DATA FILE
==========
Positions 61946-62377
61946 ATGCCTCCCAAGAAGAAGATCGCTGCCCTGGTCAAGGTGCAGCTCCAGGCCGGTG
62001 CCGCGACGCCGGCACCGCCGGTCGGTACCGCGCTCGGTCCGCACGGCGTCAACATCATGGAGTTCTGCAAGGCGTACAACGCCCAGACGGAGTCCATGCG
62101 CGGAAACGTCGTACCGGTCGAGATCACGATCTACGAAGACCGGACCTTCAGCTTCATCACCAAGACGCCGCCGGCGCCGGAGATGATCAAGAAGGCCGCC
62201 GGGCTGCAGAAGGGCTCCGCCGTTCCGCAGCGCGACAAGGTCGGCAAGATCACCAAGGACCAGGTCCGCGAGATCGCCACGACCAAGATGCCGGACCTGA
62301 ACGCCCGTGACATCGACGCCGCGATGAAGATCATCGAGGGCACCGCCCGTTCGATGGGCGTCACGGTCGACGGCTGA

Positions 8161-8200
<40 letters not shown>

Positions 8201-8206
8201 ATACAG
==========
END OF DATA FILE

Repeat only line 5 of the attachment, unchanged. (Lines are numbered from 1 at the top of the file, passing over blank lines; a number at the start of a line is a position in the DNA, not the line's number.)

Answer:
62201 GGGCTGCAGAAGGGCTCCGCCGTTCCGCAGCGCGACAAGGTCGGCAAGATCACCAAGGACCAGGTCCGCGAGATCGCCACGACCAAGATGCCGGACCTGA